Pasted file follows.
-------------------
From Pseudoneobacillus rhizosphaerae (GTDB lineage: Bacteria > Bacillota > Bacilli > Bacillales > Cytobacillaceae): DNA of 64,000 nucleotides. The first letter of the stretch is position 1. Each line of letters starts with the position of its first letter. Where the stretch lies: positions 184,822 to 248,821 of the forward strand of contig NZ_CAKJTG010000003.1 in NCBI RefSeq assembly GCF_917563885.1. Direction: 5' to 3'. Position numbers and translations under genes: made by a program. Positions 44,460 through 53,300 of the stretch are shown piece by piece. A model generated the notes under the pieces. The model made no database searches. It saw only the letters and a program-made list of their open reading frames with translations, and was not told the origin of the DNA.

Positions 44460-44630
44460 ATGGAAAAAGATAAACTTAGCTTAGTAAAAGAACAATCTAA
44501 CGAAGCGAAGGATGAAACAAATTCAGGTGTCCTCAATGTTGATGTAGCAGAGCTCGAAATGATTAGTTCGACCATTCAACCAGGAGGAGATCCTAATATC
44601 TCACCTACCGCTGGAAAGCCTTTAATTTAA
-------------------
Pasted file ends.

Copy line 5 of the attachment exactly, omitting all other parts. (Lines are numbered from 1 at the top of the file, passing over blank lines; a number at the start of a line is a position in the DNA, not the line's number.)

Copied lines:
44601 TCACCTACCGCTGGAAAGCCTTTAATTTAA